I did some acupuncture for Bear’s neck and I have a laser machine and lasered a few acupuncture points as well. 

The treatment lasted about 20 min. After the treatment was over, Bear got up shook all over and whined at the door. He went out, went to the bathroom, came back in and went right for his toy box. The owner and I were quick to tell him – OH NO. She told him to go lay down.

The owner and I could tell he was feeling very spunky and wanted to play. 

He felt very good. So I went onto my soapbox and told her how he needed to rest and definitely needed to be confined and not allowed to play. The problem with acupuncture is that they feel too good and can re-injure themselves. All the while I was talking (preaching) Bear was laying with his right side against a wall, obviously upset that he was told he could not play, and at one point the owner and I looked at him and he looked back at us.

It only took a couple seconds for it to register that he was turning his head to the left to look straight back at us!

Here was a dog that had for months not been able to turn his head to the left and I thought I had made some big progress with the chiropractic treatments to get him to turn his head 50% of the way and now he was turning his head like nothing was ever wrong.

He had no pain and had a full range of motion from one 20 min treatment of acupuncture!

Today I visited Bear and he is almost completely normal. He is off all the medications except for the Gabapentin which he has started weaning off. He has a little limp in his left front leg but his neck shows no sign of pain and has about 90% range of motion. I treated him with electroacupuncture today and will visit him again in two weeks.

I have a new found respect for acupuncture and will be incorporating it more and more in my treatment protocols. 

I will be suggesting it to clients more frequently and eventually I can see that my practice will be a Traditional Chinese Veterinary Medicine (TCVM) practice using herbs and acupuncture with some chiropractic and physical therapy added. Thank you Bear for the excellent results that were way beyond my expectations. With more treatments, I am hoping to help him with his elbow pain and extend his life comfortably despite living with aggressive cancer.


Daniel Beatty, DVM is a holistically minded veterinarian, with a love of giving out information to make the dog owner more knowledgeable and able to handle any health issue with confidence.

Dr. Dan, as he is affectionately known, is a 1996 graduate of the University of Illinois, College of Veterinary Medicine. He began his career as a large animal general practitioner in Princeton, Illinois. 

While there, he completed advanced coursework in animal chiropractics and became certified by the American Veterinary Chiropractic Association (AVCA). And that is where the start of the quest began.

Along with focusing on body mechanics and nutrition in dogs, he works on other health improvements such as reducing the number of vaccines and working with the dog's immune system through supplemental support and pathological issues using more alternative treatments in combination with conventional treatments to help my clients' dogs improve their health and performance.

Check out Dr. Dan's Dog Kinetics blog or connect with him on Twitter or Facebook.

Related articles:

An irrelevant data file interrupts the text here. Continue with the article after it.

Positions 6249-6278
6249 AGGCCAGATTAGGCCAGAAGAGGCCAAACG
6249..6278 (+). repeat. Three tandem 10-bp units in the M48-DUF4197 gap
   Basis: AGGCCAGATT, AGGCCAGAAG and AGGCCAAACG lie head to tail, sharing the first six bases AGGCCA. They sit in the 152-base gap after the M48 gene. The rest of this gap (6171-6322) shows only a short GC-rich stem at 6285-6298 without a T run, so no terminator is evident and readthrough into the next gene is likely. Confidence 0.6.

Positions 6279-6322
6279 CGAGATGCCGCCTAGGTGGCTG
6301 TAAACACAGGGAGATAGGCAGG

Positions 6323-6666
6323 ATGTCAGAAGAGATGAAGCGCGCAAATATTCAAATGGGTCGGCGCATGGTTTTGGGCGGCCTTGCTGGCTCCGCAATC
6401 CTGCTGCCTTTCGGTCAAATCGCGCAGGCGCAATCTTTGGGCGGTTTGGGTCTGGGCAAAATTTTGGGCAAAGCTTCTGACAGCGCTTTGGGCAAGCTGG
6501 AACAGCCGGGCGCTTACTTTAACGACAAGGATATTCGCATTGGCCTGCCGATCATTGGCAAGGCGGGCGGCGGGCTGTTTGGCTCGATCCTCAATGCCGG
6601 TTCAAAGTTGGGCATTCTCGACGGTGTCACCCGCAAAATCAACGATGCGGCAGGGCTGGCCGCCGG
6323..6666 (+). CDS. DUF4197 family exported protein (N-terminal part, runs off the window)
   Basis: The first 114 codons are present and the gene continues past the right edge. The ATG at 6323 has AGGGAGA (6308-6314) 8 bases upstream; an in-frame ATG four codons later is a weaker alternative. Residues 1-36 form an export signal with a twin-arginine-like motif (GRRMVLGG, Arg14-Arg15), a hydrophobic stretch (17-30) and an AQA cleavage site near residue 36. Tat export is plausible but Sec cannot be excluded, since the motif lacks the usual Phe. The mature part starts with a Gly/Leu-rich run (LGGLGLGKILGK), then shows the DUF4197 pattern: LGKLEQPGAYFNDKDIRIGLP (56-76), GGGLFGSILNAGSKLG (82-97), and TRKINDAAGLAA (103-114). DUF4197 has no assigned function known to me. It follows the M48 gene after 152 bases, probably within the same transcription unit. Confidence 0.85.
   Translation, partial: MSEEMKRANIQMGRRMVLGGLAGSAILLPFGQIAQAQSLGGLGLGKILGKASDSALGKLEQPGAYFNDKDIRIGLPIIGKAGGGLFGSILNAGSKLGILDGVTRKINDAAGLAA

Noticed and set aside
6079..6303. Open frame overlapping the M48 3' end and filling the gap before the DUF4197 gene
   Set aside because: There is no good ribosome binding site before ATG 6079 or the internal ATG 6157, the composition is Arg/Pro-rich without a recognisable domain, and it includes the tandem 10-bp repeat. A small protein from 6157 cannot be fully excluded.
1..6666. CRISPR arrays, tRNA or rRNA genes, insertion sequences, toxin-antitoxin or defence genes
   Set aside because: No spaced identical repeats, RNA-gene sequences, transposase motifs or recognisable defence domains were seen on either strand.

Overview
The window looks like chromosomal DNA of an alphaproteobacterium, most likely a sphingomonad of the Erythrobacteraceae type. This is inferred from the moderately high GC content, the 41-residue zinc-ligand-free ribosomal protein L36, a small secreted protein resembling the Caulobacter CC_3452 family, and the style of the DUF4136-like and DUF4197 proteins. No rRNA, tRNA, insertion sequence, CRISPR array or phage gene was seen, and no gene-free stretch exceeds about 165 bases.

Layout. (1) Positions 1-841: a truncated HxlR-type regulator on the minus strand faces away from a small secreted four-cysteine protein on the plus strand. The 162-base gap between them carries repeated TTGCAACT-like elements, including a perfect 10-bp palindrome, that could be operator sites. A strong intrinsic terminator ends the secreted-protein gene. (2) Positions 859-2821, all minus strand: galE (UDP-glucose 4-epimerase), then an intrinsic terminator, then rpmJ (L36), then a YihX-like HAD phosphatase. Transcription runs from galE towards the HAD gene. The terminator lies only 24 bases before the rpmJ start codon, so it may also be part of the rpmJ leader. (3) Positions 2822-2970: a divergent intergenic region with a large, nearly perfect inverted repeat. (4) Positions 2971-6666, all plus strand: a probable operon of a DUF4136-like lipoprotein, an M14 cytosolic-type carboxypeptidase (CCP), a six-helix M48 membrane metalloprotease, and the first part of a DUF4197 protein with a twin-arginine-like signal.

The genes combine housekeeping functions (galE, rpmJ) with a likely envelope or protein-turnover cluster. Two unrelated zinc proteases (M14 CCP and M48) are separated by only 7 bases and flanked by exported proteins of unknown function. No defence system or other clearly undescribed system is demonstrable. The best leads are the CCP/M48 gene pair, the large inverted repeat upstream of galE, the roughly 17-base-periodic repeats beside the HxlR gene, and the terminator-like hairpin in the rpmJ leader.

Acupuncture Is Not Voodoo
When Modern Medicine Doesn't Have The Answer: TCVM
The Theory Behind The Traditional Chinese Veterinary Medicine
What To Expect During A Traditional Chinese Veterinary Medicine Exam
Healing Your Dog With Food: More To Food Than Nutritional Value?
Why Integrative Veterinary Medicine?
Battling IMHA With Integrative Veterinary Medicine (part 1)
Battling IMHA With Integrative Veterinary Medicine (part 2)
Buddha Recovers From Third Degree Burns
The Many Faces Of Arthritis: Viva Has Spondylosis
Alternative Treatment Of Arthritis: Viva's Update

Thursday, August 11, 2011

Let There Be Water: Jasmine's Underwater Treadmill Session

Do you remember from my earlier article how Jasmine is convinced that she needs to help things along in order to get the tank filled? Here is a proof!

We first tried underwater treadmill for Jasmine's muscle injury.

After she was all recovered from both of her knee surgeries she suddenly started limping on her rear leg again.

At first, we worried that her knee had gone bad again after all.

But it turned out being a muscle injury. 

As much as that part was a good news, after some initial improvement the lameness wasn't going away.

NSAIDs are not an option for Jasmine and pain drugs didn't seem to have been making much difference. After some debate, we decided to treat her injury with physical therapy.

While that particular injury was difficult to treat and it took a long time to resolve, underwater treadmill ranks high on our list of treatment options orthopedic issues.

Underwater treadmill at Jasmine's rehabilitation center, Woodcock Veterinary Services
We have returned to hydrotherapy after her latest problems, in conjunction with latest stem cell therapy, and decided to keep it up on a maintenance basis.

You can't go wrong with underwater therapy, whether by itself or in combination with other treatments.

The benefits of hydrotherapy are multifaceted.

The buoyancy reduces weight-bearing strain. Gentle resistance improves muscle strength. Water level and temperature can be controlled to achieve different goals. Find out more about How Water Is Used for Dog Physical Therapy.

Related articles:
Don’t Forget the Physical Therapy
Functional Strengthening Exercises: the What, Why and How
One Thing Leads To Another: Why The Second ACL Often Goes Too